Category Archives: blogging

my relationship with my blog

Reader’s Choice ’12: Dear Mr. Zuckerberg

Brooke Clay is having the time of her life.

Brooke Clay

Brooke Clay

Brooke is the travel writer and social media manager for a hopping site called Canvasing Chickasaw Country. That’s Chickasaw as in Oklahoma. And that’s hopping as in more than 22,500 followers on Facebook alone.

Then last week, Brooke got engaged to her Dreamboat in New York’s Central Park.

This may explain Brooke’s selection. It involves someone who can relate to her situation. He’s young and smart, he recently got married, and he commands the largest social media network in the world.

Brooke’s Reader’s Choice is:

Dear Mr. Zuckerberg

Mark Zuckerberg by Scott Beale/Laughing Squid, creative commons license

click to read Dear Mr. Zuckerberg (photo by Scott Beale/Laughing Squid, creative commons license)

readers choice

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No Post Sunday

readers choice

postponed until Monday

I don’t know about you, but my get up and go has got up and went.

Motivation level is zero. Therefore Reader’s Choice 2012 will be postponed to begin Monday instead of Sunday.

Now get off the internet and go spend time with someone you love.

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Advent

Growing up, I couldn’t talk without my hands. 

tis the season

tis the season

I had to animate to express my words. Ask my childhood friends; they’ll tell you. If I wasn’t allowed to use my hands in a conversation, the conversation ended. Can anyone else relate to this?

For almost two years, I’ve been learning to talk with my blog. 

The phrase “don’t blog about it” is the kiss of death. It feels very much like a challenge. Don’t blog about it? Oh, yeah? We’ll just see about that!

This past year I wrote about a lot of different things, including some subjects nice, Christian, mommy bloggers normally avoid: abortion, terrorism, politics, Chick-fil-A.

I fear I’m not finished yet. The stream hasn’t run dry. 

My mind is crowded with stories waiting to be told. They stand in line like patrons at the post office in December, restless and impatient. There are inspiring stories about attorneys who become novelists, dancers who become designers, soldiers who become entrepreneurs. Stories of devotion and loss and the able hand of Providence for people who are often overlooked.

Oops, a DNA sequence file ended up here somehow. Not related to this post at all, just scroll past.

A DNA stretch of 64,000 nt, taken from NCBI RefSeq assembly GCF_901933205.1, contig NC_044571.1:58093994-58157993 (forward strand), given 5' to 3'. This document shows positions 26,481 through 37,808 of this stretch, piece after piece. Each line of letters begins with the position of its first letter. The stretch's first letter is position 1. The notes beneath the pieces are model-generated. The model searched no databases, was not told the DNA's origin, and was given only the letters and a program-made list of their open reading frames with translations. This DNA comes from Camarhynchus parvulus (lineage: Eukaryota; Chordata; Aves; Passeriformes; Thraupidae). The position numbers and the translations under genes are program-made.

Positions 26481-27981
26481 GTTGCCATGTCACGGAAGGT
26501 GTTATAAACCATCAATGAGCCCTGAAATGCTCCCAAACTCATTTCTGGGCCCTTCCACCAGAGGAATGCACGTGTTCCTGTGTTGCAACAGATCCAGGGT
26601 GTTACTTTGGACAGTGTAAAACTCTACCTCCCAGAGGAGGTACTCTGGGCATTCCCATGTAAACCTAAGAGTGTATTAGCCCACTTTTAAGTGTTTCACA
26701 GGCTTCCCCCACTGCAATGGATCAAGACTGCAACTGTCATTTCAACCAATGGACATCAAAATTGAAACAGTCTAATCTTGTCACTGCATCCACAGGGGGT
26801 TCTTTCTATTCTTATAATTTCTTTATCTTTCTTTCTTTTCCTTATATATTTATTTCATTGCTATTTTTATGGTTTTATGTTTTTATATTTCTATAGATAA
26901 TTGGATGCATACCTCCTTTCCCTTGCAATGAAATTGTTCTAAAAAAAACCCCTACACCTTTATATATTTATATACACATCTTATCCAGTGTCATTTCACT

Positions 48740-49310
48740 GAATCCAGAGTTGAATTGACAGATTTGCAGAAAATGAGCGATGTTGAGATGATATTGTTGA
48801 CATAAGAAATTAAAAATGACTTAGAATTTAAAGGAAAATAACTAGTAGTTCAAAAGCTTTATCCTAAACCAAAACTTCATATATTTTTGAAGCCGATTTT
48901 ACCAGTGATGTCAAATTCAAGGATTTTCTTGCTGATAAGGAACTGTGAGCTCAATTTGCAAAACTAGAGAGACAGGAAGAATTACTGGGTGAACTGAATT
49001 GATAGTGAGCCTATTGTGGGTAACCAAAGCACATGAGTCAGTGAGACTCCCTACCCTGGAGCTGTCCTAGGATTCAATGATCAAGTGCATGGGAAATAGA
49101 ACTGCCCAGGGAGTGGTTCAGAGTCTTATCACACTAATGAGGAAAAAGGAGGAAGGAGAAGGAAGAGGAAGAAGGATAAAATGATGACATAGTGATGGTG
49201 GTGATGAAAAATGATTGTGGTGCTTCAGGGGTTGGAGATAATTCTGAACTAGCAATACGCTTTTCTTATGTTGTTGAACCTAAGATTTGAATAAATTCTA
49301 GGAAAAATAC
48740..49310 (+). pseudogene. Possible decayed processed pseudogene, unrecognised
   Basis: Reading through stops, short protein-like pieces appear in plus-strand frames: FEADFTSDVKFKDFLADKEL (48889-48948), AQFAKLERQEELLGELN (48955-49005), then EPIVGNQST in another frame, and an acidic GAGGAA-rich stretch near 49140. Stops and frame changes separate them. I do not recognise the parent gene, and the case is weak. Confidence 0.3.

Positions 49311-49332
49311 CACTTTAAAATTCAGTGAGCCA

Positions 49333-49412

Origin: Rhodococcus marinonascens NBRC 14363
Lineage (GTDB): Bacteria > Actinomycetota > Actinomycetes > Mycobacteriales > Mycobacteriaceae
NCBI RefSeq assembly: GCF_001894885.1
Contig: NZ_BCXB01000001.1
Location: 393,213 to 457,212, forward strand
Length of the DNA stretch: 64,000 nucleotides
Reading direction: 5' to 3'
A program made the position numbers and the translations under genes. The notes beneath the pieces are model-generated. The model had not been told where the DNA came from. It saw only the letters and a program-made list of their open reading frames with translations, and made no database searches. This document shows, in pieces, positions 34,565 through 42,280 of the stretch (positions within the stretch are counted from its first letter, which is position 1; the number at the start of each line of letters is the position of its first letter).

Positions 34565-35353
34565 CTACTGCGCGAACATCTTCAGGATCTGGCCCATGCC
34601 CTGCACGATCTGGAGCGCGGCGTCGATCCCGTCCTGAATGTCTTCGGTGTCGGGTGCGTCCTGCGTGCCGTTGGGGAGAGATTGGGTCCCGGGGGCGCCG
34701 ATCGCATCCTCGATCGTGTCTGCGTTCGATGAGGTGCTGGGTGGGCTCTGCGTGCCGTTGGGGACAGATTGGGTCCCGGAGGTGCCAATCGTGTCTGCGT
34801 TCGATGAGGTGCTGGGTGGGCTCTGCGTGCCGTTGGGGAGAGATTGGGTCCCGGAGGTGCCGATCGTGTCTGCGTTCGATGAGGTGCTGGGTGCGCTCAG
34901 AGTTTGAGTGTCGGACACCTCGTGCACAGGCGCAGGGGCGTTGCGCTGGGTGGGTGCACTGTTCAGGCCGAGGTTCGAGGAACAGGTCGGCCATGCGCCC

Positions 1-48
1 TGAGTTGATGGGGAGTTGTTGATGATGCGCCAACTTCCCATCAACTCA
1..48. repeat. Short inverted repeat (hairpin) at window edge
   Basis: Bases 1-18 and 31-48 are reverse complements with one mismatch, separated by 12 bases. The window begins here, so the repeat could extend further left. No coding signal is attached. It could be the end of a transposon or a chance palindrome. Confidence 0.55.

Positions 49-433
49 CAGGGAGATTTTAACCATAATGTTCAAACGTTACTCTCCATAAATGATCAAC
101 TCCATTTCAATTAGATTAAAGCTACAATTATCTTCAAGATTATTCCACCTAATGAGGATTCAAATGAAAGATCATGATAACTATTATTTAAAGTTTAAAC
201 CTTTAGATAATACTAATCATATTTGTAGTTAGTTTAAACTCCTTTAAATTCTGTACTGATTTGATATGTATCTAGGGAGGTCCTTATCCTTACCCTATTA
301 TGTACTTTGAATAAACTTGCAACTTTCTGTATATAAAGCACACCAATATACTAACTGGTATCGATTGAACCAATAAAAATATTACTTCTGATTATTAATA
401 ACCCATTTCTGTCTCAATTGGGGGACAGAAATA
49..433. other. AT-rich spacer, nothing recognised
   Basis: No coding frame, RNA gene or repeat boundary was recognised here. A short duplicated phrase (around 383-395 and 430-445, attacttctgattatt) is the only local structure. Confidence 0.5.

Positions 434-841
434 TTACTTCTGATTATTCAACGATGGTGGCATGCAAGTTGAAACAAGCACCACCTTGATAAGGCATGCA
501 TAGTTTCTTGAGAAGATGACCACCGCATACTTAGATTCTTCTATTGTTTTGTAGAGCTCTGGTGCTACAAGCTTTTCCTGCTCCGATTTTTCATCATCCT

self-portrait

self-portrait

There are more words to remember. More verses to consider. More characters to meet. More humor, I hope. More surprises, I’m sure. More Grace (much more Grace) and more Love (much more Love) to cover a multitude of sins. More meals to cook; I didn’t forget our recipe series. Autumn just unsettled me a bit and bumped me off track.

But now we’re entering winter.

Perhaps it’s good to be unsettled. It spurs me on to pursue Peace. To find a way to get the words out.

Maybe there will be snow this winter covering the ground like a clean, white sheet of paper. I imagine the endless folds of the Flint Hills flush with snow against the backdrop of a smooth, clouded sky. White, white, white. Punctuated by wind, wind, wind.

What words will be written on your winter? What stories will be told in the new year? Huddle together by the fireplace and drink a cup of kindness with me.

We’ve so much left to discuss. 

“But for you who fear My name, the Sun of Righteousness will rise with healing in His wings…” Malachi 4:2 NLT

Winter Song by Sara Bareilles and Ingrid Michaelson.

Joyeux Noel

Merry Christmas from my family to yours.
Thank you for being part of this community.
Please join us for Reader’s Choice 2012 and a look back at some favorite posts from this past year. 

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Announcing Reader’s Choice ’12

readers choiceIt’s time for Reader’s Choice 2012!

A handful of everyday epistle readers and friends were asked to name their favorite posts from 2012. Receiving their responses has been like opening early Christmas gifts for me. Starting Sunday and running until the end of the year, you’ll meet this diverse group of readers and see what posts they chose.

As always, comments and sharing will be open on all selections. Look for the purple Reader’s Choice 2012 seal and join me as we revisit the posts that defined this year on the blog.

We all live off His generous bounty,
gift after gift after gift. (John 1:16 The Message)

I love this recording of God Rest Ye Merry Gentlemen/We Three Kings, especially when Sarah McLachlan sings, “King and God and sacrifice.” Chills!

What everyday epistle posts do you predict will be on the Reader’s Choice 2012 list? 

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A Letter From Her

Do you write Christmas letters? We used to, but these days I use most of my words here with you.